Free Kids Apron Pattern

the little apron free pattern
Whether they’re “helping” us cook, learning to become future Divinci’s, or just having a good time getting their hands in whatever they can at the moment, one thing’s for sure.  Kids get dirty.  As I made this apron recently, I was really surprised at the lack of free toddler and child apron patterns that are available online.  Off to work I went, and I’m so excited to share The Little Apron Free Pattern with you! You and your kids will love this free kids apron pattern!

The Little Apron is a simple and easy project that can easily completed in less than an hour.  The pattern is sized for toddler/child 3-7, but can be easily adjusted for smaller or larger sizes.  Please remember this pattern is for personal use only.

3/4 yd fabric (quilting cotton or home decor weight fabric recommended)
8″x5″ contrasting fabric scrap for pocket
2 packages of extra wide double fold bias tape

Pieces to Cut:
Fabric: main body of apron from pattern piece (click on link below)
Contrasting fabric: 8″x5″ piece for pocket
Bias Tape: pieces in the following lengths: 7″, 8″, 18″, 37″, 53″ (cut 2)



Note: When sewing with bias tape, keep in mind that one side is folded narrower than the other.  Always sew with the narrow side on top, ensuring that the bottom folded side (the wider side) will be caught by the stitches.  It is also important to ensure that the fabric is sandwiched into the fold of the bias tape as snugly as possible.

1. Sandwich 7″ length of bias tape around top of apron.  Stitch bias tape to apron close to folded edge.  Trim any excess bias tape (you will usually be left with a bit of extra bias tape to trim off since it stretches as you sew).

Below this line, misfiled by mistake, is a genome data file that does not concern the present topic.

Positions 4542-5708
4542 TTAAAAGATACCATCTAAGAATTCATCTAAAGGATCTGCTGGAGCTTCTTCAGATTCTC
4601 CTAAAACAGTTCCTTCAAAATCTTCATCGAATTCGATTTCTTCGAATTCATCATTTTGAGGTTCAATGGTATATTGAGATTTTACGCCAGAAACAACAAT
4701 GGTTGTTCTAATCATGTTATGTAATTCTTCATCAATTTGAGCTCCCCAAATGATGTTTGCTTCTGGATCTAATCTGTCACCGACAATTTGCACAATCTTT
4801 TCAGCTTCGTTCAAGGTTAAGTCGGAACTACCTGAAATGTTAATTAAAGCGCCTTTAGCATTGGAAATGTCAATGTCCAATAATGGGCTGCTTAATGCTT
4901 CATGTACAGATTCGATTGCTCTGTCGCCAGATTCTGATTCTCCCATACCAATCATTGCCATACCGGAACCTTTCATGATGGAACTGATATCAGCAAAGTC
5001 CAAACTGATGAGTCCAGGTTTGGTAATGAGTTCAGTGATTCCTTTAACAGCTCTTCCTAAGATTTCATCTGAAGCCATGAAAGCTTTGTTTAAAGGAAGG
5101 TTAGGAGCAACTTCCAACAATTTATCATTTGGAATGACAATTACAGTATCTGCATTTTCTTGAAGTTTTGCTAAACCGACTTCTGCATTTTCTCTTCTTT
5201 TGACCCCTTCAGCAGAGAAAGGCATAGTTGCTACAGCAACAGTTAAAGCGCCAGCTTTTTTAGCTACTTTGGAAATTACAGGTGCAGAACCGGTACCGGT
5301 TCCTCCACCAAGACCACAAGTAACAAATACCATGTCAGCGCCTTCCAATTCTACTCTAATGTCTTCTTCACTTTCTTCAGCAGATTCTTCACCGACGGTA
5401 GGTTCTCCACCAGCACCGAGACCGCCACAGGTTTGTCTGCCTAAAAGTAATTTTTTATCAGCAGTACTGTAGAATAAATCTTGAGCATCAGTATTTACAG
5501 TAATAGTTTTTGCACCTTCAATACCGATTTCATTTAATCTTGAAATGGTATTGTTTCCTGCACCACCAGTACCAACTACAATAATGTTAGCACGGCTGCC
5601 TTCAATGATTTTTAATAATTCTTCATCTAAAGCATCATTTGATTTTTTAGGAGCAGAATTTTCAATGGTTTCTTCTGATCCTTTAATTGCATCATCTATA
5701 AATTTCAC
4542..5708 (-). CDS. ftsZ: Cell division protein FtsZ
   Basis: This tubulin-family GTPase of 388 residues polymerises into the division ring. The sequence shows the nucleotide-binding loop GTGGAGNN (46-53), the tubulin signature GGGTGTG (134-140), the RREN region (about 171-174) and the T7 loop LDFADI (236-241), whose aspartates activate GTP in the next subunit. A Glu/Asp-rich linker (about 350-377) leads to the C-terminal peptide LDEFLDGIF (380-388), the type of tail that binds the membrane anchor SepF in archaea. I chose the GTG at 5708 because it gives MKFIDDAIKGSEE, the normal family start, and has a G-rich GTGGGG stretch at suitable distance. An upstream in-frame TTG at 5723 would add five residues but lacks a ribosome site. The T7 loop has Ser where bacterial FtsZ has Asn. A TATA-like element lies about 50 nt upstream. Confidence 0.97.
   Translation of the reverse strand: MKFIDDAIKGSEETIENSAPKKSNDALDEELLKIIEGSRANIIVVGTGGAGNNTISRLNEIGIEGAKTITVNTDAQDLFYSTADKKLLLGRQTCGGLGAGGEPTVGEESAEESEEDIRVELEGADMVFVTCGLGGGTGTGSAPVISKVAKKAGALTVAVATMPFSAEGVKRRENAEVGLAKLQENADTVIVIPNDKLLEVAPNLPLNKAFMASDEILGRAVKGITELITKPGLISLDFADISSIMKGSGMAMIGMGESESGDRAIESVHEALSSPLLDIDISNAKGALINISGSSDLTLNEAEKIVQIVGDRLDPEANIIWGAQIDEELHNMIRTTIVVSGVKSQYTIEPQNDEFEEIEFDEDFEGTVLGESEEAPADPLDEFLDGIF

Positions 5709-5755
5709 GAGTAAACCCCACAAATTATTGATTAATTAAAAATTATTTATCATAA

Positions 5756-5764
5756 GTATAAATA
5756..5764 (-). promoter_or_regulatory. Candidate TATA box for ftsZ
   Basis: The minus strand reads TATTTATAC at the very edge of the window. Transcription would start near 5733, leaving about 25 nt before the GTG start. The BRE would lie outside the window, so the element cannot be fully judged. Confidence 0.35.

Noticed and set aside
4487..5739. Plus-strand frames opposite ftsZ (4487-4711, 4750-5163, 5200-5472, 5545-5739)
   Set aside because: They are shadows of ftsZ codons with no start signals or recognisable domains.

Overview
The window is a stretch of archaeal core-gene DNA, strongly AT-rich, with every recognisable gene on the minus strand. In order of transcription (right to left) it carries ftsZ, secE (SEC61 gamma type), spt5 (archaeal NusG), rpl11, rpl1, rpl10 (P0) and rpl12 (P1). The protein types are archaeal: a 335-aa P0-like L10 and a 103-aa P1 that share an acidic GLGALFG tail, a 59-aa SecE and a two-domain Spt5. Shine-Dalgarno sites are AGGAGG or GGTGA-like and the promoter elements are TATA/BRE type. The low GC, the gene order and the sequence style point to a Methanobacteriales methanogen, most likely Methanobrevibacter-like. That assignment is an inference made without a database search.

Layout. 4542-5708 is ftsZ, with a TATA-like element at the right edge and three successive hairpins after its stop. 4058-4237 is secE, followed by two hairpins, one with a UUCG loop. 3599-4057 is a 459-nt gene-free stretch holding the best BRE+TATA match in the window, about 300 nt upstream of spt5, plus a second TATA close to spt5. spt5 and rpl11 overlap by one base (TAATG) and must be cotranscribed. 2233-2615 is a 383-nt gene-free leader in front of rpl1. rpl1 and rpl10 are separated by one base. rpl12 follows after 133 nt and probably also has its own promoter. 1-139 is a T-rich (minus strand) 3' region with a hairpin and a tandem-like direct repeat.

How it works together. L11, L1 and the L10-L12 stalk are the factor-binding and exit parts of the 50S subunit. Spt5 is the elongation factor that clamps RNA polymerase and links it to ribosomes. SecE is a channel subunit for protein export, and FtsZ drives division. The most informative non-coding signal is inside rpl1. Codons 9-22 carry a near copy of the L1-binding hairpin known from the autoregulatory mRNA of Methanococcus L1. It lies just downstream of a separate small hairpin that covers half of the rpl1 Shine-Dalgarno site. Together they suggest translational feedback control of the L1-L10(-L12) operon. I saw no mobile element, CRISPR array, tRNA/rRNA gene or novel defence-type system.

2. Sandwich 37″ length of bias tape around one straight side of apron (leaving curved edges).  Begin topstitching, and stop when you reach the first corner (which will be the bottom corner of apron).  To make a nice mitered corner, lift the presser foot and remove the fabric, trimming the threads (second mitered corner is pictured in the next few steps).

3. Open the bias tape up and bring back down toward next side of apron.

4. Allow bias tape to fold in half as it originally was, sandwiching the fabric again between the tape.

5. Pin bias tape in place and begin stitching at diagonal fold.

6. Continue stitching bias tape to fabric along bottom and other straight side of apron, mitering second corner same as the first.

7. Mark 18″ from the end of one 53″ piece of bias tape.  At the 18″ mark, begin sandwiching and pinning bias tape around one curved edge of apron, starting at the top of the apron.  You will be left with approximately 24″ of bias tape free at the end.

8. Beginning at top free end of bias tape, topstitch close to edge of bias tape.  If you’d like, you can turn the raw edge under before beginning your stitches, but since bias tape does not tend to fray, it’s not necessary.  Backstitch once or twice when you reach the fabric, and continue sewing, stitching the bias tape to the apron along the curved edge.  Backstitch again when you reach the end of the curved edge, and continue stitching to the end of the bias tape.

9. Repeat with other curved side of apron.  Although you can pin the bias tape to the fabric the same as you did the first curved side, you will have to begin stitching from the opposite end of the bias tape (that will be the waist tie) instead of the neck tie end.